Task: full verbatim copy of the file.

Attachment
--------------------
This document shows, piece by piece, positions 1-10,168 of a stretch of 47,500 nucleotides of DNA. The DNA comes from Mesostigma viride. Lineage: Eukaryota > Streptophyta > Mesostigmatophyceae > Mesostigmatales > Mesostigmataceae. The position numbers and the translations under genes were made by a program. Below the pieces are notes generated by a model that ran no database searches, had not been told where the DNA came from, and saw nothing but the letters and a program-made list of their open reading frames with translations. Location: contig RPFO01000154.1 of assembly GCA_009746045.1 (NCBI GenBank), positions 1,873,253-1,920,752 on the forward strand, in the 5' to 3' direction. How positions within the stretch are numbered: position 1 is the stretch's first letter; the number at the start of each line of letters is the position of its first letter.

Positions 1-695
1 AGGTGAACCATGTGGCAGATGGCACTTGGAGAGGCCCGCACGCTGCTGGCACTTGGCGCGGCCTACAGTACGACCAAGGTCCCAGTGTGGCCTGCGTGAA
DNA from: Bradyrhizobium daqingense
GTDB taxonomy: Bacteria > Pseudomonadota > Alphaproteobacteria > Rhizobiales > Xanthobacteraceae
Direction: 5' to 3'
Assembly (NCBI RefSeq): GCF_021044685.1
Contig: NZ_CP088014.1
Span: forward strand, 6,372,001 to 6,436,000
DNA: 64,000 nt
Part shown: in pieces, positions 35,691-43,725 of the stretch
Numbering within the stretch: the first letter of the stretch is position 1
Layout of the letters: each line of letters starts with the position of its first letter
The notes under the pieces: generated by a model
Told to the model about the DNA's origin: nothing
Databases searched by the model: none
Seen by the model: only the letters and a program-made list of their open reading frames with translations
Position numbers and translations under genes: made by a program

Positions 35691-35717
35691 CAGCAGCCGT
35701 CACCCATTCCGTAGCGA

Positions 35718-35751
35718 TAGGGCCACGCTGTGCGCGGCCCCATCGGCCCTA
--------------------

This document shows, piece by piece, positions 1-10,168 of a stretch of 47,500 nucleotides of DNA. The DNA comes from Mesostigma viride. Lineage: Eukaryota > Streptophyta > Mesostigmatophyceae > Mesostigmatales > Mesostigmataceae. The position numbers and the translations under genes were made by a program. Below the pieces are notes generated by a model that ran no database searches, had not been told where the DNA came from, and saw nothing but the letters and a program-made list of their open reading frames with translations. Location: contig RPFO01000154.1 of assembly GCA_009746045.1 (NCBI GenBank), positions 1,873,253-1,920,752 on the forward strand, in the 5' to 3' direction. How positions within the stretch are numbered: position 1 is the stretch's first letter; the number at the start of each line of letters is the position of its first letter.

Positions 1-695
1 AGGTGAACCATGTGGCAGATGGCACTTGGAGAGGCCCGCACGCTGCTGGCACTTGGCGCGGCCTACAGTACGACCAAGGTCCCAGTGTGGCCTGCGTGAA
DNA from: Bradyrhizobium daqingense
GTDB taxonomy: Bacteria > Pseudomonadota > Alphaproteobacteria > Rhizobiales > Xanthobacteraceae
Direction: 5' to 3'
Assembly (NCBI RefSeq): GCF_021044685.1
Contig: NZ_CP088014.1
Span: forward strand, 6,372,001 to 6,436,000
DNA: 64,000 nt
Part shown: in pieces, positions 35,691-43,725 of the stretch
Numbering within the stretch: the first letter of the stretch is position 1
Layout of the letters: each line of letters starts with the position of its first letter
The notes under the pieces: generated by a model
Told to the model about the DNA's origin: nothing
Databases searched by the model: none
Seen by the model: only the letters and a program-made list of their open reading frames with translations
Position numbers and translations under genes: made by a program

Positions 35691-35717
35691 CAGCAGCCGT
35701 CACCCATTCCGTAGCGA

Positions 35718-35751
35718 TAGGGCCACGCTGTGCGCGGCCCCATCGGCCCTA